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1st-2nd Favorable Planting Days: The First Day For Root Crops; The Second Day For Aboveground Crops Such As Sweet Corn, Beans And Peppers, In Southern Florida, Texas, And California.
3rd-4th Barren Days. Fine For Clearing, Plowing, Fertilizing, And Killing Plant Pests.
5th-6th Plant Peppers, Sweet Corn, Tomatoes And Other Aboveground Crops, In Southern Florida, California, And Texas. Extra Good For Cucumbers, Peas, Cantaloupes, And Other Vine Crops. Set Strawberry Plants.
7th-9th Seeds Planted Now Will Grow Poorly And Yield Little.
10th-11th Fine For Planting Beans, Peppers, Cucumbers, Melons And Other Aboveground Crops, Where Climate Is Suitable.
12th-13th Any Seed Planted Now Will Tend To Rot.
14th-15th Fine For Planting Beans, Tomatoes, Corn, Cotton, Cucumbers, Peppers, Melons And Other Aboveground Crops, Where Climate Allows. Plant Seedbeds And Flower Gardens.
20th-22nd Favorable Days For Planting Root Crops. Fine For Sowing Grains, Hay, And Forage Crops. Plant Flowers.
23rd-24th Plant Carrots, Turnips, Onions, Beets, Irish Potatoes And Other Root Crops, In The South. Lettuce, Cabbage, Collards, And Other Leafy Vegetables Will Do Well. Start Seedbeds. Good Days For Transplanting.
25th-27th Neither Plant Nor Sow On These Barren Days.
28th Any Root Crops That Can Be Planted Now Will Do Well.
I purchased two moon planting guides this year. One is Divine Inspiration's Gardening By the Moon, the guide I've been using for years. However, I decided to check out another one for comparison so I chose the 2011 Moon Planting Guide for Gardeners by Stefan Mager.
Mager's is a planting chart based on the Southern Hemisphere and Australian Eastern Standard Time, which I didn't know until I began reading it. The author says to adjust for daylight savings time and different time zones. I have no idea how to do this and to complicate things more, aren't their summers our winters here in the Midwest?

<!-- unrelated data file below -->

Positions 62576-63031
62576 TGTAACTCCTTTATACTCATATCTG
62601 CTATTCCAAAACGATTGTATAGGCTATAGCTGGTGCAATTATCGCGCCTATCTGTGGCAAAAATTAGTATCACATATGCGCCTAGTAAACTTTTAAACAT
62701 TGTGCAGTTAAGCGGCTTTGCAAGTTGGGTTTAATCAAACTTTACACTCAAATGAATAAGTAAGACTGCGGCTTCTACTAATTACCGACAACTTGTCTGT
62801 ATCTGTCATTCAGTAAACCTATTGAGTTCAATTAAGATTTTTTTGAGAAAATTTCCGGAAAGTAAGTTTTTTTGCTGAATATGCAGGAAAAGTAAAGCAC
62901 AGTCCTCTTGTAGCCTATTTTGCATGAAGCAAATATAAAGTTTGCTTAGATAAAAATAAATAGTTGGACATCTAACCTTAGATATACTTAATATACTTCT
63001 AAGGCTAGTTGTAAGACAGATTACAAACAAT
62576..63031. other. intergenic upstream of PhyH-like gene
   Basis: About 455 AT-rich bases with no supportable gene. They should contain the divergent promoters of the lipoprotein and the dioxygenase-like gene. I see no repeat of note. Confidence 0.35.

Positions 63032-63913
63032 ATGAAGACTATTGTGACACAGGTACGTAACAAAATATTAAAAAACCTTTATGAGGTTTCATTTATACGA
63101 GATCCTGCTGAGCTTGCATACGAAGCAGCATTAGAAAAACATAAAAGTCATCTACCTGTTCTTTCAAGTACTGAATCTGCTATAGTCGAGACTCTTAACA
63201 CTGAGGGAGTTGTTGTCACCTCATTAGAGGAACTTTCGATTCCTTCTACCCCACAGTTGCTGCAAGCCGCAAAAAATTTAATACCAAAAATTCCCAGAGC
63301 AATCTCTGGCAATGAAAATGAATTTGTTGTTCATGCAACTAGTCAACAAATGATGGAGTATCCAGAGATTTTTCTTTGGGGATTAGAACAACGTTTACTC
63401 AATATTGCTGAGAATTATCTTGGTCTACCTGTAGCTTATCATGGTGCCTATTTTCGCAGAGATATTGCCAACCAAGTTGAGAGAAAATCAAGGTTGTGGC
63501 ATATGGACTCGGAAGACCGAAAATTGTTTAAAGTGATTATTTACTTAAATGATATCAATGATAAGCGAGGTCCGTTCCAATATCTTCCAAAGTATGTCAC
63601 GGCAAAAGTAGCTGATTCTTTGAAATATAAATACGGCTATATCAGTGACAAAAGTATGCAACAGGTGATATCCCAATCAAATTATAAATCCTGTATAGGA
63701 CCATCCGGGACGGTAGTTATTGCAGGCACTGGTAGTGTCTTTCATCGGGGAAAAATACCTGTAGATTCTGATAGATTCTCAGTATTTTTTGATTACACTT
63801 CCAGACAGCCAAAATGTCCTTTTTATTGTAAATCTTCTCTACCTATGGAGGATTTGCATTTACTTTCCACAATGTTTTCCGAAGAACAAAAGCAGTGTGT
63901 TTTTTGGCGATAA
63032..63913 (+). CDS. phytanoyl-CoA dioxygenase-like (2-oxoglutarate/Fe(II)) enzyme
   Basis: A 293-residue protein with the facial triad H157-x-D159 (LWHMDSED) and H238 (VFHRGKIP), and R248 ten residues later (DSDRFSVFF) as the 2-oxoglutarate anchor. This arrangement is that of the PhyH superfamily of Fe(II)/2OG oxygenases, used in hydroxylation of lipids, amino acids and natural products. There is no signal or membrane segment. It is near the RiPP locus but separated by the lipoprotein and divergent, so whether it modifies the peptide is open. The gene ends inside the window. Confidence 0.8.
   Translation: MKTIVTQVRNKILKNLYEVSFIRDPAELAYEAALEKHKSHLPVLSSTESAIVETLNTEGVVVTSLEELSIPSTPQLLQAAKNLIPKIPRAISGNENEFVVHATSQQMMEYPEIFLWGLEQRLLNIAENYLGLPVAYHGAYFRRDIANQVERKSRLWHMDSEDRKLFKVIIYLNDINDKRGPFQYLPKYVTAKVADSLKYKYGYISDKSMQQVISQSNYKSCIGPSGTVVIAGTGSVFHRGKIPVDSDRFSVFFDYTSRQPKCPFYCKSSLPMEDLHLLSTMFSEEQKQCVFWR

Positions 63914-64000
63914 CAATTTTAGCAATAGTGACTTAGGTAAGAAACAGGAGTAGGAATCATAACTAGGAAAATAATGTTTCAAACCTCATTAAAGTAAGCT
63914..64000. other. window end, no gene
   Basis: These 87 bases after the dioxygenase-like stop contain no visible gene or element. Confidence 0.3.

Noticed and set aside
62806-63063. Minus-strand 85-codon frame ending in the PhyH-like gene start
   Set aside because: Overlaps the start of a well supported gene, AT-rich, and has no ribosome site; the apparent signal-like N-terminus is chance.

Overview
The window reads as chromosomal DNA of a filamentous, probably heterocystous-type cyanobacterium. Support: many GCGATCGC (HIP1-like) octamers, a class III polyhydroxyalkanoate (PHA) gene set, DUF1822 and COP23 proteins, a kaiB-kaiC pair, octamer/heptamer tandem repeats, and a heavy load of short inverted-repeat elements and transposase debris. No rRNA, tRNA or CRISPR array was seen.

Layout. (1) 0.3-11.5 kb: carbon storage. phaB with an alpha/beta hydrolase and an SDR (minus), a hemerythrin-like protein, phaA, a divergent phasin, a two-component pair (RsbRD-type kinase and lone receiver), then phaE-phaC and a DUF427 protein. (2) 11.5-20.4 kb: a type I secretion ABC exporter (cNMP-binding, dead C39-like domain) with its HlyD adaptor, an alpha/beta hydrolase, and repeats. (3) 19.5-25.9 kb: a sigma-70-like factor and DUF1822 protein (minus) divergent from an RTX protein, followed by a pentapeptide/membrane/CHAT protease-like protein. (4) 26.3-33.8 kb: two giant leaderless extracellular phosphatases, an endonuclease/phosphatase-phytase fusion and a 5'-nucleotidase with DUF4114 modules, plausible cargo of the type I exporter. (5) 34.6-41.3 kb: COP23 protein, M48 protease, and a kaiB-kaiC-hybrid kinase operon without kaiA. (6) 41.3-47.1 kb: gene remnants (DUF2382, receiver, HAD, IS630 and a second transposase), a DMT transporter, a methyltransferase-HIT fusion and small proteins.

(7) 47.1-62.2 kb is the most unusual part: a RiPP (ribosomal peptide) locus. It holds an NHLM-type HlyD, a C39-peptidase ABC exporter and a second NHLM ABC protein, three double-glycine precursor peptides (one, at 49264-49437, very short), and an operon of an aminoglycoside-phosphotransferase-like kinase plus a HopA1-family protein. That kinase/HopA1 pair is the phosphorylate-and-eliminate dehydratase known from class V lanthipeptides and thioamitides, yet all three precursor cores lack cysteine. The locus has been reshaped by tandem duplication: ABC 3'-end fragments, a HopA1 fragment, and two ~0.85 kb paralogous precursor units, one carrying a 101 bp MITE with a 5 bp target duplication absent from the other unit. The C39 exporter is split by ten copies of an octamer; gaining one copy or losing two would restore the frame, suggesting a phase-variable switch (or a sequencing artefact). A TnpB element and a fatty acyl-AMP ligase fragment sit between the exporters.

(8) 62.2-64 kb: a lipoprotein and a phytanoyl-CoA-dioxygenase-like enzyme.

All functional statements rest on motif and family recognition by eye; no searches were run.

Anyway, I don't think I will use Mager's guide though it is nicely illlustrated and a fairly good explanation of how lunar planting works is included. One thing that puzzles me is that he advises readers to plant fruit and plants producing seed crops in fire signs (barren signs).
Mager's calender seems a lot like the Kimberton Hills Biodynamic Agricultural Planting Guide in theory.
If you are new to lunar gardening (planting by the moon), I highly recommend Divine Inspiration's Gardening By the Moon because it's very simple and straight forward where as the others are not.
There is even more conflicting information reading the Bio-Dynamic calendar. When they agree, then I know it is good, I suppose the rest will be an experiment. It would be good if they all agreed, but I suppose that is why I got a different one to see...??
Christina, since you are in the Southern hemisphere, is this moon information also applicable to us in the Northern hemisphere. I know nothing of the moon -- does it matter where we are on the planet as to what phase the moon is in.
gretagreenthumb , yes it doesn't matter, we live in the same world (earth) and we have the same sun and the same moon, and the same movement of the planets.